AbstractBackgroundUnderstanding hepatitis C virus (HCV) transmission among people who inject drugs (PWID) is essential for HCV elimination. We aimed to differentiate reinfections from treatment failures and to identify transmission linkages and associated factors in a cohort of PWID receiving opioid agonist therapy (OAT).MethodsWe analyzed baseline and follow-up specimens from 150 PWID from three OAT clinics in the Bronx, NY. NGS data from the hypervariable region 1 of HCV were analyzed using Global Hepatitis Outbreak and Surveillance Technology.ResultsThere were three transmission linkages between study participants. Nine participants did not achieve sustained virologic response (SVR): seven had follow-up specimens with similar sequences to baseline and two passed away. Four additional participants achieved SVR but became viremic at later follow-up: two were reinfected with different strains, one had a late treatment failure, and one was transiently viremic 17 months post-treatment. All transmission linkages were from the same OAT clinic and involved spousal or common-law partnerships.ConclusionThis study highlights the use of next generation sequencing (NGS) as an important tool for identifying viral transmission and to help distinguish relapse and reinfection among PWID. Results reinforce the need for harm reduction interventions among couples and those who report ongoing risk factors following SVR.
Few data are available regarding the use of direct antiviral agents (DAAs) for chronic hepatitis C in psychiatric patients. The aim of the study is to assess safety and outcome of DAAs in patients with psychiatric comorbidities.
This retrospective, observational, single-centre study enrolled patients treated with psychiatric drugs who initiated DAAs between 2015 and 2018. Patients were classified into two groups: A (on anxiolitycs/antidepressant) and B (on antipsychotics). Week-12 sustained virological response (SVR-12) and adverse events (AEs) were evaluated.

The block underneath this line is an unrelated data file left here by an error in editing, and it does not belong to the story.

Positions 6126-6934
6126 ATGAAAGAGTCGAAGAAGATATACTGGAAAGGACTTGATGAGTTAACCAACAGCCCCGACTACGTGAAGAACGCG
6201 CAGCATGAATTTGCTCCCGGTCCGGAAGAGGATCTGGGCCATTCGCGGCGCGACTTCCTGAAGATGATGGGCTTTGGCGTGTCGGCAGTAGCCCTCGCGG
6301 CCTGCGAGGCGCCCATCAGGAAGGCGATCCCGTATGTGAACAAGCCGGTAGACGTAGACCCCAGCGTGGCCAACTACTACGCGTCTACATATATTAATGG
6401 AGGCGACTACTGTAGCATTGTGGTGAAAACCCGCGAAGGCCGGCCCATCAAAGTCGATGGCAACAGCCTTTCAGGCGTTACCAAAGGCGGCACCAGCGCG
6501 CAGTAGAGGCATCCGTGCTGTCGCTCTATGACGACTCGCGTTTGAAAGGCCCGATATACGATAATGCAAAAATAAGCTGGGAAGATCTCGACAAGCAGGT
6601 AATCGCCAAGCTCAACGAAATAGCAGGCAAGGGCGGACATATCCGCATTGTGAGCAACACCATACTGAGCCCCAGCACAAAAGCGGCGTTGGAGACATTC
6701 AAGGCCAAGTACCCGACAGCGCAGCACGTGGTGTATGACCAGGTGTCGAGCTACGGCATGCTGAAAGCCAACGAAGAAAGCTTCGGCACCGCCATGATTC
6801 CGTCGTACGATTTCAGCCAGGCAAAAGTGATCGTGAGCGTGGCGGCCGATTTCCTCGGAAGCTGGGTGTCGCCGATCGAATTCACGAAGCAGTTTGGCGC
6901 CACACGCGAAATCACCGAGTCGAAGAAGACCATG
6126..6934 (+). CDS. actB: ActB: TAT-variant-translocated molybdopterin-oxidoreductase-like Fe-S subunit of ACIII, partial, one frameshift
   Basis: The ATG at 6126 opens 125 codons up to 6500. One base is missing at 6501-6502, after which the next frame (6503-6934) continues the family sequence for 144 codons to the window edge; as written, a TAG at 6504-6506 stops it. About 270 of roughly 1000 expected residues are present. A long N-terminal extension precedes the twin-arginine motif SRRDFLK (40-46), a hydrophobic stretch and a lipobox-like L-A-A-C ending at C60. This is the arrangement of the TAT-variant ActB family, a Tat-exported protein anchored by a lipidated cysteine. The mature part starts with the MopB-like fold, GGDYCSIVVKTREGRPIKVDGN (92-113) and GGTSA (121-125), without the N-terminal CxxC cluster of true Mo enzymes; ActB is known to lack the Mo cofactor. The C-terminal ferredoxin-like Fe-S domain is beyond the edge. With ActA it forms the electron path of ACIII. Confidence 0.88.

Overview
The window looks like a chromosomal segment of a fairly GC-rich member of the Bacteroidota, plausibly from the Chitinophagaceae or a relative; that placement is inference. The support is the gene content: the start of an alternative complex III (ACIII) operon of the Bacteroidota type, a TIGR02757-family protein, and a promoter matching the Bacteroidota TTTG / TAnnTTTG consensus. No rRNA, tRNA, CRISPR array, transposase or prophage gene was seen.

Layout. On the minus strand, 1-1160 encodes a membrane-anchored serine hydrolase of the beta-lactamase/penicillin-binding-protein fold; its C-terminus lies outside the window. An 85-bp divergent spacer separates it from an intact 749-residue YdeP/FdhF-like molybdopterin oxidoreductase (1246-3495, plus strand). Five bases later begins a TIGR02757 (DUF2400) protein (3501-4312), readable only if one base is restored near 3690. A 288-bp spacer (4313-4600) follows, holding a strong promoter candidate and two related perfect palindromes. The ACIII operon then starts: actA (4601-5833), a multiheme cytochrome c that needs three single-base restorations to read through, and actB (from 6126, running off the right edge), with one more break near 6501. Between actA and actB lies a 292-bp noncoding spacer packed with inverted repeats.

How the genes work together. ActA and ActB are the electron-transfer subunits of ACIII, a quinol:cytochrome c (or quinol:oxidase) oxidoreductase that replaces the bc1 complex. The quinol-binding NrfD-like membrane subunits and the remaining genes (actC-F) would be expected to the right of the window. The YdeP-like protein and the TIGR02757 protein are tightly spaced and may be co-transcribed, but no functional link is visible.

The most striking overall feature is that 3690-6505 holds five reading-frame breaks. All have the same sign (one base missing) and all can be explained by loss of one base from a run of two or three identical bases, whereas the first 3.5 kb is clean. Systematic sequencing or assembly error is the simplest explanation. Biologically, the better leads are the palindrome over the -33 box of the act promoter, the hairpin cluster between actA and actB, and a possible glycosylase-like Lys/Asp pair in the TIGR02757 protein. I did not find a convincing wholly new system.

One hundred forty-four patients were included (A:101; B:43). Patients were 49.3% males, mean age 60 years (SD ± 13.5); 31.9% cirrhotic; 125 (86.8%) HCV-monoinfected and 19 (13.2%) HCV /HIV-coinfected. Twenty patients (13.8%) required a change of psychiatric therapy before initiation of DAA. Overall, SVR-12 was achieved in 88.2% of subjects in intention-to-treat(ITT)-analysis. Lower SVR rates were observed in group B vs A (79% vs 92%, p = 0.045) and in those changing psychiatric drugs vs others (8% vs 30%, p = 0.015). According to per-protocol (PP)-analysis, SVR-12 was achieved in 93/95 (97.9%) in group A versus 34/36 (94.4%) in group B (p = 0.30). At least one AE occurred in 60 patients (41.6%), including 10 severe AEs, leading to 3 discontinuations. AEs were more frequently reported in group A (p = 0.015).
The study confirms effectiveness and safety of DAA-based treatment also in this special population, even if a careful evaluation of history and drug-drug interactions is warranted.
Journal of Medical Virology, Volume 0, Issue ja, -Not available-.
Mojca Maticic, Mario U. Mondelli
Globally, viral hepatitis remains a major public health problem that presents a multistakeholder challenge and calls for an urgent response. As the seventh leading cause of mortality worldwide it has already surpassed all other chronic infectious diseases including HIV, tuberculosis and malaria, with 96% of deaths being attributable to hepatitis B virus (HBV) and hepatitis C virus (HCV) infections . In Europe, around 15 million people are living with HBV and an additional 14 million are living with HCV causing 56,000 and 112,500 deaths, respectively.